The basting stitch lives!

The basting stitch lives!

I recently saw Bristol Ivy saying on Instagram that she had incorporated my “basting stitch” idea into a sweater she had made for herself (among other fascinating mods detailed in her caption). Bristol is one of the more fascinating engineering brains of the knitting world, so for her to try (and like) my little trick felt like quite the endorsement, not gonna lie. I know from traffic and comments, and so on, that this post continues to draw in a lot of people, and there are now even sweater patterns out in the world that employ the idea. So for those who maybe haven’t seen it, today I want to point you the post where I first detailed why I had the urge to seam a seamless knit, and how I went about it: Basted knitting: Or, How (and why) to seam a seamless sweater.

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7 thoughts on “The basting stitch lives!

  1. I just wrote about my #summerofbasics sweater on Instagram. It’s a set-in sleeve design from Brooklyn Tweed and I’m thinking about using this exact stitch (instead of steeking and seaming – unsure of the fit across the shoulders).
    Didn’t remember that it was here I’d read about it. :)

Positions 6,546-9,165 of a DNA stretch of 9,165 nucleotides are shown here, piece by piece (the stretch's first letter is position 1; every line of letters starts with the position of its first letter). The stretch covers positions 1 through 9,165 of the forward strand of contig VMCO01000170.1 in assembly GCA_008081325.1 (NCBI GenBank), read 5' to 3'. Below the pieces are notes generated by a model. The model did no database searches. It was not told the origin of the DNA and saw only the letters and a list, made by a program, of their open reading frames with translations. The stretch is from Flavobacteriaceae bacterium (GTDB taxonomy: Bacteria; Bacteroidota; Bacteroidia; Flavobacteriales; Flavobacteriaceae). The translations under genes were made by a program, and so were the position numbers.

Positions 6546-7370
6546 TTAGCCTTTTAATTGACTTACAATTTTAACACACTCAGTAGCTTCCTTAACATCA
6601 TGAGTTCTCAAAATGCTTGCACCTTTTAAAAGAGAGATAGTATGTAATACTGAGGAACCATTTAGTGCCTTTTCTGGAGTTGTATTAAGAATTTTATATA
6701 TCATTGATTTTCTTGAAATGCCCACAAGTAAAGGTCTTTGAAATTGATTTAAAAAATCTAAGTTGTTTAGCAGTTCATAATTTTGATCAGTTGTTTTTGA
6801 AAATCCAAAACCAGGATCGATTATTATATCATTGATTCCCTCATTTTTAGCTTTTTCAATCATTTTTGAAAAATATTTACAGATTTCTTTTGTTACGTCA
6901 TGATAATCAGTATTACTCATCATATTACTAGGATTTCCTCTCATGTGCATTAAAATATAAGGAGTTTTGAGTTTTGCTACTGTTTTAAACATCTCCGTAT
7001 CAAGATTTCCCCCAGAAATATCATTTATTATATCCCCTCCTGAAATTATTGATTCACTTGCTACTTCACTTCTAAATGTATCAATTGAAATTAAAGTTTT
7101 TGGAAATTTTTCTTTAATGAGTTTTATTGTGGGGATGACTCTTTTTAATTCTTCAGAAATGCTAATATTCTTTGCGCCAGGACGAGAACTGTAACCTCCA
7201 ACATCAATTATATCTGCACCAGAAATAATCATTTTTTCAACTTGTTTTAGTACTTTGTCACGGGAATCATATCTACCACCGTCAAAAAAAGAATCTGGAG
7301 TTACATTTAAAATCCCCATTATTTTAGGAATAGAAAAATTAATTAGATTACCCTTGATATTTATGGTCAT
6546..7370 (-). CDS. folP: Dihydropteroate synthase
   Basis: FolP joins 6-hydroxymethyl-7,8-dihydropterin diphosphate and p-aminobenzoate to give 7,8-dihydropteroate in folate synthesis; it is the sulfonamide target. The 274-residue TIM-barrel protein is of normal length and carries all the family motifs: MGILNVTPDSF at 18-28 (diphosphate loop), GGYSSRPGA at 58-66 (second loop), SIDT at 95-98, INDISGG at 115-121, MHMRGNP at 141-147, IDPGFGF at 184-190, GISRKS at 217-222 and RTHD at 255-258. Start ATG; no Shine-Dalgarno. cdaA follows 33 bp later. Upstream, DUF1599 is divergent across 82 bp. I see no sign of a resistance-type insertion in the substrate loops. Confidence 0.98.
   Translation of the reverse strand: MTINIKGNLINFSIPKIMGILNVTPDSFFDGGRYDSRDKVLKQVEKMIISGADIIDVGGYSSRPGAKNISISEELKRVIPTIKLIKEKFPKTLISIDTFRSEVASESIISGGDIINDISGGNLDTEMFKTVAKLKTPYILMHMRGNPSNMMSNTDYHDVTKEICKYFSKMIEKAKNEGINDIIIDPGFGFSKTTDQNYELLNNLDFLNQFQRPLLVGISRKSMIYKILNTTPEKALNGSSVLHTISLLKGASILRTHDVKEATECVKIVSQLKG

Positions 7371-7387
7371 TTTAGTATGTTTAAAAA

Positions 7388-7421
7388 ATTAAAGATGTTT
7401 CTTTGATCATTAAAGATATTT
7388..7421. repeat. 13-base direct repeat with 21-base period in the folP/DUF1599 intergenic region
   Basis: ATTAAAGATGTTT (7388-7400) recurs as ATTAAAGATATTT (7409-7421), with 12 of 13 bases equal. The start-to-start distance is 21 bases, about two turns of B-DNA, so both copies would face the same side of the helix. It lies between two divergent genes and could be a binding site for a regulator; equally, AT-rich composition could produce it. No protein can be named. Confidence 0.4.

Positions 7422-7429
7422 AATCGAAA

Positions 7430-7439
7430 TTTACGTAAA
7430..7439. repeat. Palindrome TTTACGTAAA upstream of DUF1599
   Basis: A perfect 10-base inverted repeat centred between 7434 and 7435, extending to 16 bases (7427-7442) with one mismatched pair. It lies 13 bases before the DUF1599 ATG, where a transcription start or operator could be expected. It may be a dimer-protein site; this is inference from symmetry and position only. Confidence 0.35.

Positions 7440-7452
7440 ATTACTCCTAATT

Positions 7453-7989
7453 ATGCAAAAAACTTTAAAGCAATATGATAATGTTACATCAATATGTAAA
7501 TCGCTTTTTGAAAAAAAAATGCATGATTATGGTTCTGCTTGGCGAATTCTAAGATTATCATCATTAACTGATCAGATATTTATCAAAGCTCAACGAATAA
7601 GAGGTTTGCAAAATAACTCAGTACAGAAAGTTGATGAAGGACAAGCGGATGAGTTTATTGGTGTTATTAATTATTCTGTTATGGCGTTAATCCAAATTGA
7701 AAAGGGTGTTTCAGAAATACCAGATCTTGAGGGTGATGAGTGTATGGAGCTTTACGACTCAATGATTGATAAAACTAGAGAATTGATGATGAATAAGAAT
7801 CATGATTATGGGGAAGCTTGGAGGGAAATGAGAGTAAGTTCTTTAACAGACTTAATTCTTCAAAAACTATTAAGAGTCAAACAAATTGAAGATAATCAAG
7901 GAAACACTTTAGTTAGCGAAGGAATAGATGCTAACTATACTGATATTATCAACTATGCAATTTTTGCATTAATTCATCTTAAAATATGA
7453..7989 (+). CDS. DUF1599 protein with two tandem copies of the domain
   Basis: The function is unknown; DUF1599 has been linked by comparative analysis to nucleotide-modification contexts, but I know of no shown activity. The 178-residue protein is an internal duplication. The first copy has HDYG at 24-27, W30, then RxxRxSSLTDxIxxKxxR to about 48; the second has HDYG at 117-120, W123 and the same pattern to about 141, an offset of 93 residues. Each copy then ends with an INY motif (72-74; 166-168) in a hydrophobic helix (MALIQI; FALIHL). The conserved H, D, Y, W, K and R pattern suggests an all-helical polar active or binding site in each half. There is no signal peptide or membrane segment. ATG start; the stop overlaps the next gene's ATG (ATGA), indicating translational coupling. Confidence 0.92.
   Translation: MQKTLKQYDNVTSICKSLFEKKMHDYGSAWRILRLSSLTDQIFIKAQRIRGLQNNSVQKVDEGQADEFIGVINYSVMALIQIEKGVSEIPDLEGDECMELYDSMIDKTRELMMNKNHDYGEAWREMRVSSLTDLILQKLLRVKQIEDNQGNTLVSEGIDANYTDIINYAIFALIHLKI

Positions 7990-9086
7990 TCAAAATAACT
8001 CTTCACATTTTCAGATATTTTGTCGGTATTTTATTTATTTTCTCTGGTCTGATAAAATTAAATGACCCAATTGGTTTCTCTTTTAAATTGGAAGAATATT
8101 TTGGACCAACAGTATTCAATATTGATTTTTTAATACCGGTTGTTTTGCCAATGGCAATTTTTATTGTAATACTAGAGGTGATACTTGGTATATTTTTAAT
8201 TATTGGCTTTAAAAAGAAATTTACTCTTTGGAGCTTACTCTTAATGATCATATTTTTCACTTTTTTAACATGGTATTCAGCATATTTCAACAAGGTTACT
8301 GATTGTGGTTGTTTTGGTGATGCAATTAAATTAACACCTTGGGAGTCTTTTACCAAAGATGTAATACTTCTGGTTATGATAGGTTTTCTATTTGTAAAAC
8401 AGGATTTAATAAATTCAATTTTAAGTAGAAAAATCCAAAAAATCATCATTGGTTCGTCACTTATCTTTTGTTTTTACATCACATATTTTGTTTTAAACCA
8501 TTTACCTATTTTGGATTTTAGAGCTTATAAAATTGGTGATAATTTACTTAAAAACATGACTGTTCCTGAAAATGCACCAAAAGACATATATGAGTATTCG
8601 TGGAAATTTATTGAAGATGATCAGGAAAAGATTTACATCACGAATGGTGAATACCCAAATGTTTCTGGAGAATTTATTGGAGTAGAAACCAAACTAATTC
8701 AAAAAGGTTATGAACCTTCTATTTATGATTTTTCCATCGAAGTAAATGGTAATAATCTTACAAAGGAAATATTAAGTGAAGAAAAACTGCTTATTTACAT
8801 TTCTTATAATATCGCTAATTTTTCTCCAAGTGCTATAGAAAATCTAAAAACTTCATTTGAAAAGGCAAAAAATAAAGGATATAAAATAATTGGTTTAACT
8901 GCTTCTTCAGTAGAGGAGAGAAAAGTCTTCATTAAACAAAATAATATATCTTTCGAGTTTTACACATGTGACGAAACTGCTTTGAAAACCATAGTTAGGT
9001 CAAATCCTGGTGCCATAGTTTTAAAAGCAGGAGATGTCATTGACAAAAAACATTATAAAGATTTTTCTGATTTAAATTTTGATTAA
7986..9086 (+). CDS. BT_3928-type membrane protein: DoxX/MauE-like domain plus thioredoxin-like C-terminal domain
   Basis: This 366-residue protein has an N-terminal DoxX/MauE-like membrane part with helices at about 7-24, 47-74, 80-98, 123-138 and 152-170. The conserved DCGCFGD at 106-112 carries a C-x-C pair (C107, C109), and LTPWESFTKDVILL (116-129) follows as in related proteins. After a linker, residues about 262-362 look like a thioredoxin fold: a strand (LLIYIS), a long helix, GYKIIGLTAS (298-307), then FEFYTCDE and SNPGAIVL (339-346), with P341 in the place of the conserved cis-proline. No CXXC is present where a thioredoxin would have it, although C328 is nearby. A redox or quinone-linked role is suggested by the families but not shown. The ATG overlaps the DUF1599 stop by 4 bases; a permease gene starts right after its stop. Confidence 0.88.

Like

  2. I am knitting a sweater by Purl Soho that is knit all one piece. As I am laboring through the sleeves, knitting in the round with the whole body of the sweater dangling off the growing sleeve, I put a note in the instructions: next time knit the sleeves flat and seam them! Much easier and faster.

    Liked by 2 people

  3. Thank you for posting this. I’m not a sewer and only knit seamless garments because I’m so bad at seaming. But I appreciate how seams add stability to sweaters and now I’m thinking, yes, I can handle this basting stitch!

    Like

  4. I used basting on raglan increases and sides of a Lila light sweater and the fit is holding up so well more than a year later. Will definitely incorporate in other sweaters.

    Like

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